Recovery from the catastrophic flooding that hit Vermont this summer, climate resiliency, improving public safety, tackling opioid addiction, and creating more affordable housing are among the top priorities of the legislative session that kicked off Wednesday, legislative leaders said.

The legislative off-session was not a normal one, said Senate President Pro Tempore Philip Baruth, and a range of critical issues need lawmaker’s attention this year.

“We had emergencies of various kinds around the state,” the Democrat-Progressive told colleagues. “So our range of choices are going to be little narrower this year than they were last year. And yet we’re going to have to think bigger about how to avoid and mitigate climate change and flooding, we’re going to have dig deeper and we’re going to have to balance the budget, which we always do.”


Multiple bills are being introduced with different strategies to tackle flood recovery and improve climate residency, said House Speaker Jill Krowinski.

“There’s not one magic bill that’s going to solve all of our problems when it comes to the flood recovery and so it’s going to be a combination of things,” she said in an interview. “It’s support for families and small businesses that have been impacted, looking at ways to help deal with the water that comes through, through our rivers and dams, and looking at different policies around that.”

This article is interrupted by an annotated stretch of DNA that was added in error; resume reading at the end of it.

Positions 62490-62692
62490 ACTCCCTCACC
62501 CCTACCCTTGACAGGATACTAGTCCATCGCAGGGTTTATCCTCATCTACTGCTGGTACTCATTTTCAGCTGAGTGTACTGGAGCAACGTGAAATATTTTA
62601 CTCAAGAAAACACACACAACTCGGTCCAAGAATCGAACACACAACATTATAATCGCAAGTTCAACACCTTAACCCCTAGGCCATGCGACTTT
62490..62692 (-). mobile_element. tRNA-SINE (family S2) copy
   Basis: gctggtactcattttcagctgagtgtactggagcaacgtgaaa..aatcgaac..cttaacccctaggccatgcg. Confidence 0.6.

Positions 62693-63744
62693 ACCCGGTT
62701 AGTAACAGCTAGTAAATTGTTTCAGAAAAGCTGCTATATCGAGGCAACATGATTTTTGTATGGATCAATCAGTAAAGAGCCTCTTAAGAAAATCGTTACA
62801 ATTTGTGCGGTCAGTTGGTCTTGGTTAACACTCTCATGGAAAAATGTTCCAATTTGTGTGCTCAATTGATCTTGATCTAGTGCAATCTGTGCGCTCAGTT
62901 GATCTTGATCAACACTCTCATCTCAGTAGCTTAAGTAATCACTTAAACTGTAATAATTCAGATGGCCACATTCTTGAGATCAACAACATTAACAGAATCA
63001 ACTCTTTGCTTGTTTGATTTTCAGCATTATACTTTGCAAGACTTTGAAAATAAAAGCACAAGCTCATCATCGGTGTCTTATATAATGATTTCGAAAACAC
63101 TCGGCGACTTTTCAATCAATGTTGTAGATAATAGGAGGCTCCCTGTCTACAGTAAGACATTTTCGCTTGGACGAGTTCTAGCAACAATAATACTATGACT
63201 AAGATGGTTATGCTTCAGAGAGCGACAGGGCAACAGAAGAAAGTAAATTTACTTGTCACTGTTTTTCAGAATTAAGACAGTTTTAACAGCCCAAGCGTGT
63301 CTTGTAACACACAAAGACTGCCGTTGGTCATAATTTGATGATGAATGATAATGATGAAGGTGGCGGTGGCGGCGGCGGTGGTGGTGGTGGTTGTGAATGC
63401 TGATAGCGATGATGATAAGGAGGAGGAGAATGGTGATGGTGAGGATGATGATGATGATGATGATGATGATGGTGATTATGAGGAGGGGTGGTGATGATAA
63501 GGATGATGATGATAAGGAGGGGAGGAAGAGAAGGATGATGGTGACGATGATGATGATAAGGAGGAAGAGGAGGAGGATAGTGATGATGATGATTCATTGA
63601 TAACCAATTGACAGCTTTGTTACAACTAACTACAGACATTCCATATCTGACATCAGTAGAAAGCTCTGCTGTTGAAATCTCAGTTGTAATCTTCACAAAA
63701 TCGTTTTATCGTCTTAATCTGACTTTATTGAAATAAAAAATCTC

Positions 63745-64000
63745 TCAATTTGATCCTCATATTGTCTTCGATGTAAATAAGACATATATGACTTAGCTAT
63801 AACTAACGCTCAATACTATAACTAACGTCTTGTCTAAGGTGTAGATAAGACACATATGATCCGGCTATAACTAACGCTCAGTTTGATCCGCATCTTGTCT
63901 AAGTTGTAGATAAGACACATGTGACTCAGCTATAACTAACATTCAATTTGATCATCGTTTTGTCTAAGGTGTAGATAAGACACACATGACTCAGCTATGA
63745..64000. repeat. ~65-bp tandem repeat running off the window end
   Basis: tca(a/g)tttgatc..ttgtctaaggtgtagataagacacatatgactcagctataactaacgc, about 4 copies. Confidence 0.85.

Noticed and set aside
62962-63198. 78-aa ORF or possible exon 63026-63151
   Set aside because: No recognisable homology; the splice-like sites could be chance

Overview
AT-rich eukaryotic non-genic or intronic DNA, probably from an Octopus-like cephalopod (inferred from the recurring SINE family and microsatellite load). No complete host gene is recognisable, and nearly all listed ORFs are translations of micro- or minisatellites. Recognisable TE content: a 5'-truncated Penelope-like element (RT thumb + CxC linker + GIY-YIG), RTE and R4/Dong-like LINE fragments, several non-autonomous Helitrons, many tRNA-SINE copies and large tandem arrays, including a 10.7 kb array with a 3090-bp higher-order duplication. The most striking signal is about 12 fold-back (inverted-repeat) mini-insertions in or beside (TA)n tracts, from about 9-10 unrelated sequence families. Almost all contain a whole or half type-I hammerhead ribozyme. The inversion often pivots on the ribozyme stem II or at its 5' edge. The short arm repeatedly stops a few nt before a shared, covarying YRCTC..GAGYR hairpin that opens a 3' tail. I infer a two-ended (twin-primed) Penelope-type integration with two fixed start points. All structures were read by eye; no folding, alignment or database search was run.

The session opens as federal COVID-19 relief funding has ended, which means spending is returning to pre-pandemic levels. Most of the federal money has been committed and there’s still a bit that needs to be designated and get out the door, Baruth said.

“For the first time in the last three or four years, we are going to have to make tougher choices about where to put our money,” he said.

The one-time federal pandemic funds, Krowinski noted, were used for one-time policies and projects.

Concurrently, the state is grappling with rising opioid overdose deaths each year. The number jumped from 111 in 2019 to 237 in 2022. As of September 2023, there were 180 opioid overdose deaths in the state, with three months remaining to tally, according to the latest data from the Vermont Health Department.


Communities experiencing opioid misuse have had problems with needles discarded in public places like parks and greenbelts, said Baruth. “We have to act on that.”

Legislators will look at a harm reduction bill that will include programs to gather in more needles. They will also consider starting a pilot program — in communities that are receptive to it — for overdose prevention centers, which include safe injection sites — places where people can use heroin and other narcotics under the supervision of trained staff and be revived if they take too much. Republican Gov. Phil Scott has opposed the idea.

Baruth said that like many people, he was skeptical in the past about safe injection sites. However, he said the current rise in overdose deaths and the use of drugs in public needs to be managed and supervised.

“If they’re going to use let’s control where they use, let’s help them keep the needles safe — and let’s get them services, wraparound services, while they visit with that site,” Baruth said.